Miro Tóth is a Prague-based Slovak composer, improvisor, and saxophonist who effortlessly moves between genres. He recently premiered his composition Black Angels Songs, Book 1, commissioned by the Kronos Quartet, inspired by the famous George Crumb piece. He created (among other music theater works) a series of operas called Trilogy of the Rod in which a rod – an actual stick – becomes a kind of monolith vested with the absurd power of public officials. He’s also known as a film composer. On the other hand, he stood at the founding of an improvisation scene in Slovakia some fifteen years ago and has performed as a saxophone and vocal improvisor, in genres from jazz to free improvisation, across Central Europe. He is a tireless ensemble-founder – from our conversation I counted about five different ensembles he founded, focused on a range of different genres.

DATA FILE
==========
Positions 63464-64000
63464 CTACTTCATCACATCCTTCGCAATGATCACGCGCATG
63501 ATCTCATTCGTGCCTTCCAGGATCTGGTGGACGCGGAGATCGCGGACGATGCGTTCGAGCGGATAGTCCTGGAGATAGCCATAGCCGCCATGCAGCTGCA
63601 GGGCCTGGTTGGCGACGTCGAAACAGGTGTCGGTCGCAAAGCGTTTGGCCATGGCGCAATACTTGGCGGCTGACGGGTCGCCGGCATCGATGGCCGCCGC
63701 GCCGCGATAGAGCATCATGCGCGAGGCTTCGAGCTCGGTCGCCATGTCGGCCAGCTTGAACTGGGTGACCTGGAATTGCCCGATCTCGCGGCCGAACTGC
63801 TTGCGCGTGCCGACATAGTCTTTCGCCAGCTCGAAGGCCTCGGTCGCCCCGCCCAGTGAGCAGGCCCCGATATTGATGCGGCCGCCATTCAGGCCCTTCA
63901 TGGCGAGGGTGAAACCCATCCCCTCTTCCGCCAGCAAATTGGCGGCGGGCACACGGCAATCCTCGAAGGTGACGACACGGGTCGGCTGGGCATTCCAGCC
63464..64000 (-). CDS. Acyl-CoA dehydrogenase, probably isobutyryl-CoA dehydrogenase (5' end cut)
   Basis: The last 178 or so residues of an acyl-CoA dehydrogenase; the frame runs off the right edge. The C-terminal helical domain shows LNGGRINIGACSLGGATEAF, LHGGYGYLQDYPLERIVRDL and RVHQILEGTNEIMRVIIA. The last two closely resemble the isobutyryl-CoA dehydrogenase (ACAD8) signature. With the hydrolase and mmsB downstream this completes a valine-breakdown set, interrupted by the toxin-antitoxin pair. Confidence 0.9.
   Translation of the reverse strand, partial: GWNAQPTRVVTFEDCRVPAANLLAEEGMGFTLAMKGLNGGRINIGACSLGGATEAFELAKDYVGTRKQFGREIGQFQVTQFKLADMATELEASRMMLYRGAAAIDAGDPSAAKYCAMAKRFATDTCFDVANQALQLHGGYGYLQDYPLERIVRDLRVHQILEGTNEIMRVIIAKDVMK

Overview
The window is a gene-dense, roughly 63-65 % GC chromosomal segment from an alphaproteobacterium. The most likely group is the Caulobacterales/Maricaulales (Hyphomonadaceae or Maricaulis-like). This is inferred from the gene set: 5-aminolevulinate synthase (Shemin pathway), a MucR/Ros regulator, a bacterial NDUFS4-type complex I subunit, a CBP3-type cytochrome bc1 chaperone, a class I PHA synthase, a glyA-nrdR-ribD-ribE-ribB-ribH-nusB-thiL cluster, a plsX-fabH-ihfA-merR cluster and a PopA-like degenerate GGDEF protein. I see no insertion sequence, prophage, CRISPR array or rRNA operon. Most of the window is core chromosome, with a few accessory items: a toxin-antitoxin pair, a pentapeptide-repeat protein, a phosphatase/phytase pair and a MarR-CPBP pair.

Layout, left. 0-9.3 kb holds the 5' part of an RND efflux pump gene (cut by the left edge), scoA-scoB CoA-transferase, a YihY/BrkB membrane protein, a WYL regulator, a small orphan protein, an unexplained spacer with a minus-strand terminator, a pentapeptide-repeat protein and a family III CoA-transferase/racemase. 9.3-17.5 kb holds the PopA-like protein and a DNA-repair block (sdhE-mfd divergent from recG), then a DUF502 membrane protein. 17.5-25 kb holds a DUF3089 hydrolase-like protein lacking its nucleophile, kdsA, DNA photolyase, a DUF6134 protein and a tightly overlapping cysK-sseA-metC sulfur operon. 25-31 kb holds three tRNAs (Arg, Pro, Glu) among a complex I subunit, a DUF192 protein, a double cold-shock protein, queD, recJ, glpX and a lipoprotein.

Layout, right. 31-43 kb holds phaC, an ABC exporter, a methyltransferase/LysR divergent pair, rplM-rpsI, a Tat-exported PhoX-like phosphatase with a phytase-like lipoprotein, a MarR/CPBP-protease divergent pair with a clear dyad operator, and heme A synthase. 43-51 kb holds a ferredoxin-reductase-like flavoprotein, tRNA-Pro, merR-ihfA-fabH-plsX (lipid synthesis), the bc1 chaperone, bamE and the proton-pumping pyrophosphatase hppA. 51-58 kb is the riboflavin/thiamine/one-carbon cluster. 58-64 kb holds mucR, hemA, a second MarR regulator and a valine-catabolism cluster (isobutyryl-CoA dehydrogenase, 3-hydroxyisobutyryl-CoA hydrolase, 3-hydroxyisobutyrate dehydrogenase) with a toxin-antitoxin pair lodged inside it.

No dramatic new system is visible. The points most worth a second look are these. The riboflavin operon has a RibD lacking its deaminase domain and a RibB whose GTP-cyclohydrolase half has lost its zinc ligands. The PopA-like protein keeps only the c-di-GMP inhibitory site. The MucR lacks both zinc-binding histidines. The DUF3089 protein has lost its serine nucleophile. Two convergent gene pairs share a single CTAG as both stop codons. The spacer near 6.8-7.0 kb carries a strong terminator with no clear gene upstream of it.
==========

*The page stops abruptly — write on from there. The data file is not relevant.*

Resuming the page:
Miro was nice enough to speak English for most of the interview but we switch to Czech and Slovak in the last third of the interview, which is also when the most interesting conversation happens. I try dub over this to convey our conversation – for anglophone people it’s a kind of peek into a foreign culture and language.
Miro and I talk about how you must think of yourself as “nobody” in order to do your best work, the absurd power of public officials, the Czech new music scene, the Ostrava New Music Days festival without which the Czech New Music Scene wouldn’t be what it is, the cultural differences between Czechs and Slovaks, and the permeability of music genres, among other things.
Miro’s website: https://miro2toth.wixsite.com/home/bio
Music in this episode:
Black Angels Songs, Book 1 (Dystopic Requiem Quartet): https://www.youtube.com/watch?v=_01mC57j0sA
“Uprostred tmy,” Drť band: https://www.youtube.com/watch?v=NJf265-LzUk
Improv w/ Toth/Mazur/Dymny, a Polish-Slovakian trio which forms part of the NewEast project establishing an improv scene in the former Soviet Block : https://www.youtube.com/watch?v=Mf26CnMbLfw